Send Us a Minister Ordained a minister in the United Church of Christ (UCC) in 1983, Taylor noticed that her male colleagues obtained plum pastoral positions while she was an unpopular candidate. “Even the most progressive and liberal congregations wanted young men, preferably married with kids,” she said. She took a page from a book titled, Send Us a Minister: Any Minister Will Do, by Walter Cook, a collection of essays about the trials of 1970s seminary students on their first assignments in Maine. Taylor became pastor of Oxford County United Parish in East Stoneham and North Waterford, Maine, a poor region in the foothills of the mountains. “I was asked to commit for two years, and I stayed happily for four,” she said. Taylor settled into a one-room cabin with no plumbing and traveled (by snowshoe in the winter) to her three “beautiful little New England churches with steeples.” She remembers her sister’s reaction after her first visit: “My God! You’re at the ends of the earth!” Taylor, called a “flatlander” by her congregation, gained the trust of even her most skeptical parishioners. She received extraordinary handmade crafts for Spring/Summer 2007

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her involvement in their lives. “This was a bartering society where people had to get along and pitch in to survive. People hunted and canned their food. I cared for goats in exchange for firewood,” she said. The role of women in the community struck a chord with Taylor, who noticed that attendance at Sunday services was mostly female. “Men had to work the farms, and as a result were less educated than their wives. They were uncomfortable with such a wordy and cerebral atmosphere. There was a division between the men and the women, who yearned for a better life for their children.” In 1987, she transferred to Immanuel Congregational Church in Hartford, Connecticut, as associate minister. This urban, multicultural parish was well staffed and had active music, community outreach, and Christian education programs. Hired to reach out to younger parishioners, Taylor attended community and cultural events, created educational programs, and began in-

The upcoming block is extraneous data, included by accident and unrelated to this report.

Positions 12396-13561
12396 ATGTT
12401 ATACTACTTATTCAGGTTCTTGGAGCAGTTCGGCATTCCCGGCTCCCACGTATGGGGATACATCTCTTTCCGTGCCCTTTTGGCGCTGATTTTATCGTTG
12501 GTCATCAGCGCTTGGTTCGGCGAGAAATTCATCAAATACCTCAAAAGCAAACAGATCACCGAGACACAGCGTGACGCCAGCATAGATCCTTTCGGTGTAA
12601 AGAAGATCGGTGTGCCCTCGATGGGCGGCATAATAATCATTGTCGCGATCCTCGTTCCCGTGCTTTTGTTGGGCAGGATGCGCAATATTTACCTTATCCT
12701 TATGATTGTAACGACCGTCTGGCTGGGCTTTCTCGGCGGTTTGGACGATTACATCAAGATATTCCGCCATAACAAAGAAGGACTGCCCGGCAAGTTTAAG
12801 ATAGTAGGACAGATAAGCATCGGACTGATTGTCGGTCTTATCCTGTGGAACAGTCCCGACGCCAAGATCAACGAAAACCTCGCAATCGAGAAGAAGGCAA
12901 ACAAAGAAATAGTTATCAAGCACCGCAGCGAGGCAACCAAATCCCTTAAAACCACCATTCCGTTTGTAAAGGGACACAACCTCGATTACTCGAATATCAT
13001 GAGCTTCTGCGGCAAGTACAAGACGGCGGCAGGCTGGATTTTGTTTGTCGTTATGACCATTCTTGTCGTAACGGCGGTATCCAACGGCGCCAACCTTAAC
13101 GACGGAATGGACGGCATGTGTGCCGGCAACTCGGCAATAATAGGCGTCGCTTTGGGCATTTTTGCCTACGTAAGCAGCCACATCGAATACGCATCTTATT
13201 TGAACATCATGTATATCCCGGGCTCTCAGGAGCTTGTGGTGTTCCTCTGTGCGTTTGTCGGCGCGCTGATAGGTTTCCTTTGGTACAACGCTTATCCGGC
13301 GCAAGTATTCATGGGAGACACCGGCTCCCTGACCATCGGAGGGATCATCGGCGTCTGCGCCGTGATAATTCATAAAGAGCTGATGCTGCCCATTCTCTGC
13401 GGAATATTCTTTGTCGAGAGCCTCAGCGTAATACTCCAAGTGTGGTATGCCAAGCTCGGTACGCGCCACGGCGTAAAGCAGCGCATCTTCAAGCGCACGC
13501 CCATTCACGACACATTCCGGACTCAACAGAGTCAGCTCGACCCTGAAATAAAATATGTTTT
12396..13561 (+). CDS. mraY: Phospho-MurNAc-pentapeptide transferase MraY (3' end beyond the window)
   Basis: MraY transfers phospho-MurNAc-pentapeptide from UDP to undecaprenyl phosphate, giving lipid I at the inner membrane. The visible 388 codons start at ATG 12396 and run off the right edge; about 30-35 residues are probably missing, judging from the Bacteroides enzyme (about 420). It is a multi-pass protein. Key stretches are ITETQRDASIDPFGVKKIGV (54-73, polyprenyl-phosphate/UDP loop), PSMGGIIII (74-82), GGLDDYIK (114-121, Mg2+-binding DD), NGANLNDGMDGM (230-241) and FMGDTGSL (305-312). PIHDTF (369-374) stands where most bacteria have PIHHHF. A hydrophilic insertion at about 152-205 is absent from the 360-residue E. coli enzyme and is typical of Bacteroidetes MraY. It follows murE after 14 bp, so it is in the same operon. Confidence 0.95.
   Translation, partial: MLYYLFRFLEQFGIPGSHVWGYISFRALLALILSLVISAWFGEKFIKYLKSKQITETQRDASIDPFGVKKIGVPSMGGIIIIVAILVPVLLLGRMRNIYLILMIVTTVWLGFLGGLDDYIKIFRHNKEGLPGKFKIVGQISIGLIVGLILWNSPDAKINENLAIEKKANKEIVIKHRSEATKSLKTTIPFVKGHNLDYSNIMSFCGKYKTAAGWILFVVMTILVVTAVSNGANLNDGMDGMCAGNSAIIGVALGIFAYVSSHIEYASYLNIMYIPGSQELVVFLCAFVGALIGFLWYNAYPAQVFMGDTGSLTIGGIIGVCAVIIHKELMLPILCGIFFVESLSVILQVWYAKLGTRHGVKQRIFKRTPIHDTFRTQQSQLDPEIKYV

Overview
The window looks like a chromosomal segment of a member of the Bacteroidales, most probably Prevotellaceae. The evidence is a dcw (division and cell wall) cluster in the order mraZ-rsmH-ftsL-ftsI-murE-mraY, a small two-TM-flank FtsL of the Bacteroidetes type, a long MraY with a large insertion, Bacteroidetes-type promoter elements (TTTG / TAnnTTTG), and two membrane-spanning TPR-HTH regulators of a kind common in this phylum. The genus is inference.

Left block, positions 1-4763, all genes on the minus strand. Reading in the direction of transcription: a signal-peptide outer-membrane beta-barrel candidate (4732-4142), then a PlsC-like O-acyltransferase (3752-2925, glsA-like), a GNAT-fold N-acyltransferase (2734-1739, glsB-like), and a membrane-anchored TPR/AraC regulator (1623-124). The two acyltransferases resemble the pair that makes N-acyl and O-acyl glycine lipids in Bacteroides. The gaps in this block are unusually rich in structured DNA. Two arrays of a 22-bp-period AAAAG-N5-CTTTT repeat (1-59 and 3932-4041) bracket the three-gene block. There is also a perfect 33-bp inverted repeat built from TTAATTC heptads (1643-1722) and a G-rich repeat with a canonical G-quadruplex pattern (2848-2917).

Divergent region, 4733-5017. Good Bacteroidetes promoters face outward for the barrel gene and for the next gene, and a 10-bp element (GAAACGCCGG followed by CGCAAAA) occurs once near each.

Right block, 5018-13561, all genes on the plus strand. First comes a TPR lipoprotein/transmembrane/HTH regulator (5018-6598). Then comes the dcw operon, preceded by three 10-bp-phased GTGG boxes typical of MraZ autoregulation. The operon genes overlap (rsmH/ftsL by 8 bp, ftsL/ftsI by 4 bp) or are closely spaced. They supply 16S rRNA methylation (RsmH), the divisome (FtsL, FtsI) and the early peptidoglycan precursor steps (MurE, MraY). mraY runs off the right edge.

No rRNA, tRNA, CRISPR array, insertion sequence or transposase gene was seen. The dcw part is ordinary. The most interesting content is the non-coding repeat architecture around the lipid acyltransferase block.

teracting with legislators. “We rallied against apartheid, expressed anti-war sentiments, and developed ‘A God’s Eye View of Hartford,’ a tour through the city highlighting different racial, ethnic, and socio-economic cultures.” Eager to embrace a challenge and armed with a broader, more experienced perspective, Taylor headed for Boise, Idaho, to become senior minister of First Congregational United Church of Christ. Her liberal upbringing clashed with the ultra-conservative landscape in Idaho. Unafraid, Taylor plunged headfirst into a cause dear to her heart—defeating several anti-gay initiatives. She also helped secure a minimum wage for Idaho farm workers. Along with other religious leaders (together they formed Idaho Voices of Faith for Human Rights, the state’s first interfaith organization), Taylor debated the issues, testified at the state house, and wrote newspaper columns. “We argued on the basis of civil rights and won,” she said. Taylor’s social activism found a burgeon-